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Washington v. Denney

United States District Court, W.D. Missouri, St. Joseph Division

July 16, 2018

ECCLESIASTICAL DENZEL WASHINGTON Plaintiff,
v.
LARRY DENNEY, et al. Defendants.

          ORDER

          NANETTE K. LAUGHREY UNITED STATES DISTRICT JUDGE

         Pro-se non-party David Barnett seeks to intervene in this action for the purpose of moving to terminate the Court's judgment related to the Stipulated Order on Plaintiff's Motion for Postjudgment Injunctive Relief. For the reasons explained below, Mr. Barnett's motions are denied.

         I. Background

         On September 21, 2017, upon the parties' joint motion, the Court entered a stipulated order for postjudgment injunctive relief, requiring the Missouri Department of Corrections (“DOC”), on or before April 1, 2018, (i) to amend its smoking policy to prohibit the sale, possession, and consumption of all tobacco products-except for authorized religious purposes- inside correctional buildings and on the grounds inside the correctional perimeter in each of the specified facilities, and (ii) to thereafter enforce that policy. Doc. 215. Mr. Barnett, apparently a tobacco-user, seeks leave to intervene in order to undo the injunctive relief that the Court ordered.

         II. Discussion

         a. Motion to Intervene

         As discussed below, Mr. Barnett's motion to intervene is untimely, and even if it were timely, it would still fail on the merits because of his lack of a cognizable interest.

         1. Timeliness

         “The issue of the timeliness of a motion to intervene is a threshold issue.” United States v. Ritchie Special Credit Invs., Ltd., 620 F.3d 824, 832 (8th Cir. 2010). In determining whether a motion to intervene is timely, the Court must consider: “(1) the extent the litigation has progressed at the time of the motion to intervene; (2) the prospective intervenor's knowledge of the litigation; (3) the reason for the delay in seeking intervention; and (4) whether the delay in seeking intervention may prejudice the existing parties.” Planned Parenthood of the Heartland v. Heineman, 664 F.3d 716, 718 (8th Cir. 2011).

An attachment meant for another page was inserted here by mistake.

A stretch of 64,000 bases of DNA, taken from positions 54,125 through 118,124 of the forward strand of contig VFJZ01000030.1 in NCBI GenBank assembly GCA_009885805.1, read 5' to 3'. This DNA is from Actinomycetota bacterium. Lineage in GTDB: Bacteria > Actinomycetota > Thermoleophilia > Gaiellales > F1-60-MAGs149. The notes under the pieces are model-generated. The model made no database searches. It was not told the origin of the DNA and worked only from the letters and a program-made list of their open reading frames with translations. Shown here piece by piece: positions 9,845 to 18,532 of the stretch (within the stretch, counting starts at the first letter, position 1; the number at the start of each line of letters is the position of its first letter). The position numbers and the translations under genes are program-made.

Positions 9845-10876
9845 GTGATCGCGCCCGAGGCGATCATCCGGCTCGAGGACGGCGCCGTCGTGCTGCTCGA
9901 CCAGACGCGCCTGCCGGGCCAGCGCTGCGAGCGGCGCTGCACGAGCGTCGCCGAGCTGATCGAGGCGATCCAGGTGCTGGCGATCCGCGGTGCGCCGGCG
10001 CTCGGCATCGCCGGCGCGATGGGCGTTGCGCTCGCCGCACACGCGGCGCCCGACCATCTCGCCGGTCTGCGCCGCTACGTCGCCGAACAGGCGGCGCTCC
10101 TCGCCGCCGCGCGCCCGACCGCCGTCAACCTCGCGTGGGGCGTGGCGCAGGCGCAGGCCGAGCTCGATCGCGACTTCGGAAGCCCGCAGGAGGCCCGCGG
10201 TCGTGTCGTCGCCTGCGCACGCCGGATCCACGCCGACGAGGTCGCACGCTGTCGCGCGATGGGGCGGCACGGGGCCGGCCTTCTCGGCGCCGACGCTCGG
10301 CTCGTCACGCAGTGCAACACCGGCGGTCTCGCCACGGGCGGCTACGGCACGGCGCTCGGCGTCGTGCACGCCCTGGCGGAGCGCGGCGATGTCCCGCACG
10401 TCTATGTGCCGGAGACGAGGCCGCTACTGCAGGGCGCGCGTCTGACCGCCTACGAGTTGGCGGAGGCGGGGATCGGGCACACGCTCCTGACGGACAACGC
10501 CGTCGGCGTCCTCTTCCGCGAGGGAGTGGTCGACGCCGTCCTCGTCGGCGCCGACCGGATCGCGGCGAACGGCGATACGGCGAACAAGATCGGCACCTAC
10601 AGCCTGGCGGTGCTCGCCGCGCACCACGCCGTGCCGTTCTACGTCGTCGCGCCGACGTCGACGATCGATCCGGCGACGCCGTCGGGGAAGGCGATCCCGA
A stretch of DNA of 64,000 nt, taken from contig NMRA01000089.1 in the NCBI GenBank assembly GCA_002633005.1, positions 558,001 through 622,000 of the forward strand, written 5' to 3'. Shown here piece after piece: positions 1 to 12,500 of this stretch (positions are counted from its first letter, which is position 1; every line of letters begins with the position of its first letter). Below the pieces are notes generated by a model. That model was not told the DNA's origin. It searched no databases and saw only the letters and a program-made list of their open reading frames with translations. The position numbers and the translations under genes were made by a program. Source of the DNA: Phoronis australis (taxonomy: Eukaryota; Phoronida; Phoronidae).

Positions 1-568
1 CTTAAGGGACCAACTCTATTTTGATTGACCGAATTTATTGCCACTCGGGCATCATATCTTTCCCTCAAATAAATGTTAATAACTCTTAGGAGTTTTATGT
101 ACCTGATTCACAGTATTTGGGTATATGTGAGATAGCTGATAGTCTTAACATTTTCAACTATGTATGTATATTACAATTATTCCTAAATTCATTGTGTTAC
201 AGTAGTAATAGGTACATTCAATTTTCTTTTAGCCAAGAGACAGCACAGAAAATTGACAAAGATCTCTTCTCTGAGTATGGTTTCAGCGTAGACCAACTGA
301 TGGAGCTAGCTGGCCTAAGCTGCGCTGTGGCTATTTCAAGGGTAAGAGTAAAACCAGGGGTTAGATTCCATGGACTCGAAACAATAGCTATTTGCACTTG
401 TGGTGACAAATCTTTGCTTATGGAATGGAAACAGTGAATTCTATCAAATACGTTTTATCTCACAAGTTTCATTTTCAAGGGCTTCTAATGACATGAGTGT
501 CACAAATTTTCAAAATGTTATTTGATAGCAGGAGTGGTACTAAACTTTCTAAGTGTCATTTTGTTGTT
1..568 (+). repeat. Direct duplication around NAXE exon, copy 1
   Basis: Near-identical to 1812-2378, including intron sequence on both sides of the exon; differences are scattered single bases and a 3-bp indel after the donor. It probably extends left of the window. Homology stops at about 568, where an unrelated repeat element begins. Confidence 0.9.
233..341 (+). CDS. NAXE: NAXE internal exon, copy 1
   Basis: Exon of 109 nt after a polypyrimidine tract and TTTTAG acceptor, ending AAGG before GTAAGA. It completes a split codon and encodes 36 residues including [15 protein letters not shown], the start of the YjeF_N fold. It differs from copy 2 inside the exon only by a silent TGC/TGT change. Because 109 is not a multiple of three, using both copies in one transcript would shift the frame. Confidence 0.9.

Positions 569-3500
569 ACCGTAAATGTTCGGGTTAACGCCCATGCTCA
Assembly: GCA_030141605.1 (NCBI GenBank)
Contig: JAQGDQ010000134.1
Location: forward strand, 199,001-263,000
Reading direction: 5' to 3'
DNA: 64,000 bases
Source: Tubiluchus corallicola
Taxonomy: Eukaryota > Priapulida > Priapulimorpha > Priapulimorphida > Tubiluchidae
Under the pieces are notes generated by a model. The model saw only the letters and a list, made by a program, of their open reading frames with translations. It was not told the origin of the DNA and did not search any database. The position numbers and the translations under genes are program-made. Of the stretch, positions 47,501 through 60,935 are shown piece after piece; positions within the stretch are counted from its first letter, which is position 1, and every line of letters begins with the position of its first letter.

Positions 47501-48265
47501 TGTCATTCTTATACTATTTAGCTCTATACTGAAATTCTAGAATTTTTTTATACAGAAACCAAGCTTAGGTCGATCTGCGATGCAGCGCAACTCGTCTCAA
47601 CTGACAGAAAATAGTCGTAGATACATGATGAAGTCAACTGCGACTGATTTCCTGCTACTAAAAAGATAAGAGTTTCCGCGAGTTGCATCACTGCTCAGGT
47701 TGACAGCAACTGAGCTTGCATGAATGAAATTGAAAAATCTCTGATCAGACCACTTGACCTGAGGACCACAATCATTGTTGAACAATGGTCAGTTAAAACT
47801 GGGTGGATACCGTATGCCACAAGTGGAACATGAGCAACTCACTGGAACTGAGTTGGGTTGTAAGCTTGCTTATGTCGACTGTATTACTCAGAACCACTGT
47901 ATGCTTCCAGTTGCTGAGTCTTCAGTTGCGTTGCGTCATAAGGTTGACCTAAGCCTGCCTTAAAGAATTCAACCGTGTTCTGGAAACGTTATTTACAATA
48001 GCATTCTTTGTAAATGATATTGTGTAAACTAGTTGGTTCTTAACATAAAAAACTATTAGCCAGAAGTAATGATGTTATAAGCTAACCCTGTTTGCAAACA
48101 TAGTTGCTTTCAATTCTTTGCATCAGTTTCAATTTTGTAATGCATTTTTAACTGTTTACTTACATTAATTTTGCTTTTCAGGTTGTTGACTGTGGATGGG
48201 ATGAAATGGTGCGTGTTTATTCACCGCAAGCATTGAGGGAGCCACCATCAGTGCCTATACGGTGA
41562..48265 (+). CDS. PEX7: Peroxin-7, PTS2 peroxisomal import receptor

“The general rule is that motions for intervention made after entry of final judgment will be granted only upon a strong showing of entitlement and of justification for failure to request intervention sooner.” Id. (quotation marks and citation omitted). Mr. Barnett filed his motion to intervene in May 2018, more than seven months after the Court entered the order granting the injunctive relief resulting in the judgment. Compare Docs. 215 (filed September 21, 2017) and 218 (filed October 3, 2017) with Docs. 225 and 226 (both purportedly mailed on May 11, 2018, postmarked May 16, 2018, and filed May 17, 2018). The entry of judgment followed arms-length negotiation between the parties, with mediation by a Magistrate Judge, that resulted in a settlement satisfactory to all parties and the Court.

         a. Reason for the Delay

         In his reply, Mr. Barnett explains his delay in moving to intervene as follows. He first heard rumors of the tobacco ban in September 2017 (presumably just after the Court entered the order at issue). He asked the offender law clerks to search for case law concerning the rumored tobacco ban, but “a search of Lexus [sic] revealed no results.”

         The MDOC formally notified offenders at least as early as November 2017 that the tobacco ban would become effective April 1, 2018.[1] The November 29, 2017 memorandum that Mr. Barnett cites does not specify that the DOC facilities' “transition to tobacco-free” was the product of a court-ordered stipulation. Doc. 235, at 18 of 19. Mr. Barnett states that he therefore “was left to conclude that the decision was an exercise of the discretion of MDOC officials, not the result of this court's order.” Doc 235, at 8.

         Mr. Barnett apparently did not attempt to conduct diligence with respect to the ban until mid-February, when rumors circulated that Plaintiff was involved in bringing about the tobacco ban. Mr. Barnett writes, “[t]he movant was initially inclined to disregard such rumors as this was not the first time the plaintiff had been accused of attempting to remove tobacco from the MDOC . . .; but the mere fact that tobacco was being removed was a sufficient motivator for the movant to start researching again.” Id. Mr. Barnett's research concluded when he found Washington v. Blunt, No. 08-4092-NKL, 2011 U.S. Dist. LEXIS 75731, at *6 (W.D. Mo. July 12, 2011), in which the Court enforced a settlement agreement that Mr. Washington had signed in a case concerning environmental tobacco smoke in prison. Although that case predated the injunctive order ...


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